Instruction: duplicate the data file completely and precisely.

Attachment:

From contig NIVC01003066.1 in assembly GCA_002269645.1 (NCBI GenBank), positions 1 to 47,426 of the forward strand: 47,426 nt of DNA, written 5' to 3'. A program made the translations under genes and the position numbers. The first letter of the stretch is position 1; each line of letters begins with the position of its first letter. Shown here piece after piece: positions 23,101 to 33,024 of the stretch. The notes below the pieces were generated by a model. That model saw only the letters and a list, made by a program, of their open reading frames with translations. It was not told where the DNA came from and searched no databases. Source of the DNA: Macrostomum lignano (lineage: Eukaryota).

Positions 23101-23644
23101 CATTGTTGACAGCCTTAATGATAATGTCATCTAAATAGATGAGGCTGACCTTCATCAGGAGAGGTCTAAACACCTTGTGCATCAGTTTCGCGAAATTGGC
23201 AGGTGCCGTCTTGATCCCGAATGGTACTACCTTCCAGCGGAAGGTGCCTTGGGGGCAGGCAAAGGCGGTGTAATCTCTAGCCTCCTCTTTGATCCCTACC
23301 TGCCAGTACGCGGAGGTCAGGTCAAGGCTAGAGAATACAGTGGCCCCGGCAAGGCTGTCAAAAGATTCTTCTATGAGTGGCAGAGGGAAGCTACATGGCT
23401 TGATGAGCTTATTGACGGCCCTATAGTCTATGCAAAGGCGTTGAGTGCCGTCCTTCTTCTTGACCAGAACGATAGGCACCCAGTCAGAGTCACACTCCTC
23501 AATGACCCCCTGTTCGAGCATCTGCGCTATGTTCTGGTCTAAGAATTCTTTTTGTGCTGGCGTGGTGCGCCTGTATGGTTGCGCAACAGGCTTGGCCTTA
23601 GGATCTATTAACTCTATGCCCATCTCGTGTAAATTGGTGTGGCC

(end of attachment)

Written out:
From contig NIVC01003066.1 in assembly GCA_002269645.1 (NCBI GenBank), positions 1 to 47,426 of the forward strand: 47,426 nt of DNA, written 5' to 3'. A program made the translations under genes and the position numbers. The first letter of the stretch is position 1; each line of letters begins with the position of its first letter. Shown here piece after piece: positions 23,101 to 33,024 of the stretch. The notes below the pieces were generated by a model. That model saw only the letters and a list, made by a program, of their open reading frames with translations. It was not told where the DNA came from and searched no databases. Source of the DNA: Macrostomum lignano (lineage: Eukaryota).

Positions 23101-23644
23101 CATTGTTGACAGCCTTAATGATAATGTCATCTAAATAGATGAGGCTGACCTTCATCAGGAGAGGTCTAAACACCTTGTGCATCAGTTTCGCGAAATTGGC
23201 AGGTGCCGTCTTGATCCCGAATGGTACTACCTTCCAGCGGAAGGTGCCTTGGGGGCAGGCAAAGGCGGTGTAATCTCTAGCCTCCTCTTTGATCCCTACC
23301 TGCCAGTACGCGGAGGTCAGGTCAAGGCTAGAGAATACAGTGGCCCCGGCAAGGCTGTCAAAAGATTCTTCTATGAGTGGCAGAGGGAAGCTACATGGCT
23401 TGATGAGCTTATTGACGGCCCTATAGTCTATGCAAAGGCGTTGAGTGCCGTCCTTCTTCTTGACCAGAACGATAGGCACCCAGTCAGAGTCACACTCCTC
23501 AATGACCCCCTGTTCGAGCATCTGCGCTATGTTCTGGTCTAAGAATTCTTTTTGTGCTGGCGTGGTGCGCCTGTATGGTTGCGCAACAGGCTTGGCCTTA
23601 GGATCTATTAACTCTATGCCCATCTCGTGTAAATTGGTGTGGCC